We're All A Little Flawed

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I have a confession to make. I'm incredibly flawed. I try not to be, but I am. Try as I might, there are times that I stumble, times that I fail, and times that I let people down. It gets to me and that's when I have a choice to either let my head play out every worst case scenario, or to dust myself off and rise to the occasion. We all have these choices and how we choose makes all the difference. 

A friend once told me about a Japanese practice called "kintsugi." In this process they repair a broken object with precious metals - liquid gold, liquid silver, or lacquer dusted with powdered gold. The process not only repairs the broken object, but highlights the breaks - celebrating them as value, not flaw. I adore this practice because it makes me think of the human story. We're all a little broken and flawed, but I have always believed that it is those very flaws that make us who we are. Each flaw has a story, a lesson, and a seed of growth. 

When I work with teams and brokerages, I often suggest an activity where they openly identify not only their strengths, but their weaknesses. I encourage every member of the team to identify these qualities both in themselves and in their colleagues. Admittedly, this exercise can get a little uncomfortable, but the result is truly amazing. What comes out of this exercise is not unlike kintsugi. Individuals not only gain a deep understanding of what they do well, but what they struggle with, too. Their weaknesses are celebrated equally with their strengths. You see, only when you identify what you struggle with are you able to improve and grow those skills. Further, you're able to leverage those around you. To me, this is what true growth is all about.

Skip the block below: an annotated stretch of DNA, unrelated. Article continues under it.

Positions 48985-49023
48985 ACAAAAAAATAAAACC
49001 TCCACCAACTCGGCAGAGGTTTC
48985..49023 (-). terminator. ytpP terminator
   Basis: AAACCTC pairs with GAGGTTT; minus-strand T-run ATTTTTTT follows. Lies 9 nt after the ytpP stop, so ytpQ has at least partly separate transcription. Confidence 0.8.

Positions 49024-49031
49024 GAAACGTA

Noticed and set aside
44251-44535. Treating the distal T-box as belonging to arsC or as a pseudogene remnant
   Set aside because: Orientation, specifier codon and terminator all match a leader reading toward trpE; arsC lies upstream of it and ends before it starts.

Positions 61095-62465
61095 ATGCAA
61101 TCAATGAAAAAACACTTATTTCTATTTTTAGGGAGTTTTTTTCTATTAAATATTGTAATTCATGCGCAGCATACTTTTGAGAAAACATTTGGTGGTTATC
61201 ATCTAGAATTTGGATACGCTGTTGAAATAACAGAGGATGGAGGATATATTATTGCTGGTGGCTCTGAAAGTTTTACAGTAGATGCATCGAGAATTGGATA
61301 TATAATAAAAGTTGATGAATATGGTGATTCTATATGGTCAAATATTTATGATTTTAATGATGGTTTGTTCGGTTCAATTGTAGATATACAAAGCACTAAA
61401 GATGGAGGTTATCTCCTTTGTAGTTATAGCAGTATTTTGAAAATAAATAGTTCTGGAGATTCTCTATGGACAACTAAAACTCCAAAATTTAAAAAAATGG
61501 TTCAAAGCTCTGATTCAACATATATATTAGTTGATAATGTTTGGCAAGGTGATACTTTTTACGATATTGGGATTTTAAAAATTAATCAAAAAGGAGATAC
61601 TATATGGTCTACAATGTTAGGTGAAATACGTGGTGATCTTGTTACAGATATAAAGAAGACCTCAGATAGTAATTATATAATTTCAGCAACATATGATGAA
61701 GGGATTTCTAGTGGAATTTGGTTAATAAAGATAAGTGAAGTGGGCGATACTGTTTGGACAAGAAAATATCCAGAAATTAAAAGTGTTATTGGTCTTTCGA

Admitting the flaw can often be the hardest part. We don't want to be vulnerable so instead, we charge ahead. The beauty in admitting your flaws is that you begin to see the strengths of those around you - both in your professional and your personal life. You begin to identify who you can turn to and lean on in times of need, and that...well, that is nothing short of perfect.  

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